Dodson v. Warden, Chilicothe Correctional Institution
ORDER ADOPTING and AFFIRMING the REPORT AND RECOMMENDATION 3 in that this action is DISMISSED. The Court DECLINES to issue a Certificate of Appealability. Signed by Judge George C. Smith on 12/4/17. (sem)(This document has been sent by regular mail to the party(ies) listed in the NEF that did not receive electronic notification.)
IN THE UNITED STATES DISTRICT COURT
FOR THE SOUTHERN DISTRICT OF OHIO
CASE NO. 2:17-CV-00878
JUDGE GEORGE C. SMITH
Magistrate Judge Deavers
OPINION AND ORDER
On October 10, 2017, the Magistrate Judge issued a Report and Recommendation
pursuant to Rule 4 of the Rules Governing Section 2254 Cases in the United States District
Courts recommending that this action be dismissed as barred by the one-year statute of
limitations provided for under 28 U.S.C. § 2244(d). (Doc. 3.) Petitioner has filed objections to
the Magistrate Judge’s Report and Recommendation. (Docs. 4, 7.)
Pursuant to 28 U.S.C. §
636(b), this Court has conducted a de novo review. For the reasons that follow, Petitioner’s
objections (Docs. 4, 7) are OVERRULED. The Report and Recommendation (Doc. 3) is
ADOPTED and AFFIRMED. This action is hereby DISMISSED.
The Court DECLINES to issue a certificate of appealability.
Petitioner objects to the Magistrate Judge’s recommendation of dismissal of the case as
time-barred. Petitioner, claims that his attorney told him that the prosecutor had agreed to
recommend imposition of a mandatory minimum sentence of two years; however, at sentencing,
the prosecutor instead recommended imposition of more than the mandatory minimum sentence,
thereby breaching the terms of Petitioner’s plea agreement. Petitioner states that, after he arrived
at the Correctional Reception Center, he saw that his paperwork indicated that he was serving a
mandatory sentence. (See Doc. 7, PageID# 160.) Petitioner attempted to obtain clarification
regarding this mandatory term by writing to defense counsel and the trial judge on August 20,
2014, and October 16, 2014, respectively, but he received no response. (PageID# 161-62.) On
December 5, 2014, Petitioner filed a Praecipe to the Clerk requesting a free copy of his Judgment
Entry of sentence, sentencing transcripts, and other documents related to his case, for the purpose
of filing an appeal. (PageID# 149; 165-67.) Petitioner argues that he could not timely appeal,
because the State refused to provide him with a copy of his sentencing transcripts. Petitioner
indicates that, on January 8, 2016, a friend purchased a copy of the sentencing transcripts on his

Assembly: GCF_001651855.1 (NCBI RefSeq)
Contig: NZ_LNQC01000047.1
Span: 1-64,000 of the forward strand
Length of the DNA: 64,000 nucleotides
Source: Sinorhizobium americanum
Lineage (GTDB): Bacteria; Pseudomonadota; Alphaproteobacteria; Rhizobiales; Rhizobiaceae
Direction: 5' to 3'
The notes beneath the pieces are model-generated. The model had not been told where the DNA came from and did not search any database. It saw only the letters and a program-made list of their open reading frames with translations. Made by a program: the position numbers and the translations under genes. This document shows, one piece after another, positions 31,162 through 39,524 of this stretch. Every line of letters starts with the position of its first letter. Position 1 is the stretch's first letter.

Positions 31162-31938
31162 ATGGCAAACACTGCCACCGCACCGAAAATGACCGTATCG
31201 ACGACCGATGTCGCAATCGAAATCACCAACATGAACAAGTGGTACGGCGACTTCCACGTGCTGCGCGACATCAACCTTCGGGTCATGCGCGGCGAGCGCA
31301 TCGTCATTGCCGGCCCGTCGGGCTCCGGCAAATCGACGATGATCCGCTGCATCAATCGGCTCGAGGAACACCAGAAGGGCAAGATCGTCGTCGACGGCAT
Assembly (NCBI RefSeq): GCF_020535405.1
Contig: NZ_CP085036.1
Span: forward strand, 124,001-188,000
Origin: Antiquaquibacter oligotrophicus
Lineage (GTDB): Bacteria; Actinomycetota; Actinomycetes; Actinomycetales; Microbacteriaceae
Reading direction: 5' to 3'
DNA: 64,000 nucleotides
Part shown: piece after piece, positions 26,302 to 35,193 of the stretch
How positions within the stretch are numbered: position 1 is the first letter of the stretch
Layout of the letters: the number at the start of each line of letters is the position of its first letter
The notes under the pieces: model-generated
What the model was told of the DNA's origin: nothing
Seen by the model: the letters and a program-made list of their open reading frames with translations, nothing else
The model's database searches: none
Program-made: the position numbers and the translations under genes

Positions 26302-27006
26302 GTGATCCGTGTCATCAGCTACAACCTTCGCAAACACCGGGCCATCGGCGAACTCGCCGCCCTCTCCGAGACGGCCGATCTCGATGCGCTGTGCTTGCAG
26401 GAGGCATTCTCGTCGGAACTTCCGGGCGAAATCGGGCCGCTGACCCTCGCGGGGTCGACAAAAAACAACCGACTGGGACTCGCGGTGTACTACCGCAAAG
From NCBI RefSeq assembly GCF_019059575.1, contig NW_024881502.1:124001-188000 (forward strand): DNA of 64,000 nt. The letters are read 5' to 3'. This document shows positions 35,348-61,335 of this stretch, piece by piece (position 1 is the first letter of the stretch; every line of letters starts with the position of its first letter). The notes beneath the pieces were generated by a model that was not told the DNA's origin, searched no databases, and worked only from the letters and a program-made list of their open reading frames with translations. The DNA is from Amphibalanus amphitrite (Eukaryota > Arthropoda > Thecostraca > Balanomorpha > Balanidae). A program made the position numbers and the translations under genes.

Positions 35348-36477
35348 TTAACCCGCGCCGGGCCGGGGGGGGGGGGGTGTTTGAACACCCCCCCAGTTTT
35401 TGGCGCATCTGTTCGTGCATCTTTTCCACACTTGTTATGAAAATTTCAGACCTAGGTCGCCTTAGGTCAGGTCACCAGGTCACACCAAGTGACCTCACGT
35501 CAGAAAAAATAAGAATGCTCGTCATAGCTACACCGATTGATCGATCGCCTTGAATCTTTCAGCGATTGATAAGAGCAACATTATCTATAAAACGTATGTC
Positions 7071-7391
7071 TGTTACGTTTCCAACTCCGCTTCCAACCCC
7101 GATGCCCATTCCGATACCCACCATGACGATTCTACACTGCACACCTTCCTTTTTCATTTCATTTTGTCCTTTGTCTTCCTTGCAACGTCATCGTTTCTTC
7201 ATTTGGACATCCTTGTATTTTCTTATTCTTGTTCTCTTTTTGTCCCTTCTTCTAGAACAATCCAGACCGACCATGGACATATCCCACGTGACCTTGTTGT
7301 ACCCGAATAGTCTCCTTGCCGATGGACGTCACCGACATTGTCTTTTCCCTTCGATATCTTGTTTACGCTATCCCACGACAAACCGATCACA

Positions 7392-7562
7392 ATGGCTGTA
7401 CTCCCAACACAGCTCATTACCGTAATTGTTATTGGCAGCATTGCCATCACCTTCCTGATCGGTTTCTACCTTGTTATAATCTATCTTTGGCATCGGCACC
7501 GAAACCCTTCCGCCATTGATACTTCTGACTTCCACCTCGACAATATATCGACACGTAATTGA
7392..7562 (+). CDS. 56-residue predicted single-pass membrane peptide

behalf. (PageID# 149; 169.) Petitioner maintains that he has diligently pursued relief, that state
action prevented him from timely filing, and that equitable tolling of the statute of limitations is
Plainly, this action is not timely under the provision of 28 U.S.C. § 2244(d)(1)(A), and
Petitioner does not argue otherwise.
As discussed in the Magistrate Judge’s Report and
Recommendation, applying § 2244(d)(1)(A), the statute of limitations on September 8, 2015.
However, Petitioner waited more than two years, until October 2, 2017, to execute this habeas
corpus petition. (Doc. 1-2, PageID# 31.) His state collateral actions, the first of which he filed
in January 2016, did not toll the running of the statute of limitations, because the statute of
limitations had already expired prior to the filing of these actions.
That said, the AEDPA’s limitations period is not jurisdictional and is subject to equitable
tolling, although it is granted only sparingly in habeas cases. Hall v. Warden, Lebannon Corr.
Inst., 662 F.3d 745, 749 (6th Cir. 2011). In order to establish equitable tolling, a petitioner must
establish that (1) he has been pursuing his rights diligently and (2) some extraordinary
circumstance stood in his way and prevented him from filing in a timely fashion. Holland v.
Florida, 560 U.S. 641, 649 (2010) (citing Pace v. DiGuglielmo, 544 U.S. 408, 418 (2005)). The
petitioner bears the burden of demonstrating that he is entitled to equitable tolling. Ata v. Scutt,
662 F.3d 736, 741 (6th Cir. 2011).
The Supreme Court has allowed equitable tolling where a claimant actively pursued
judicial remedies by filing a timely, but defective, pleading or where he was induced or tricked
by his opponent's misconduct into allowing the filing deadline to pass. Irwin v. Dep't of
Veterans Affairs, 498 U.S. 89, 96 (1990). Where the party failed to exercise due diligence in
preserving his legal rights, courts are much less forgiving. Id.; Jurado v. Burt, 337 F.3d 638,
642–13 (6th Cir. 2003). A prisoner's pro se incarcerated status, lack of knowledge regarding the
law, and limited access to the prison's law library or to legal materials do not provide a sufficient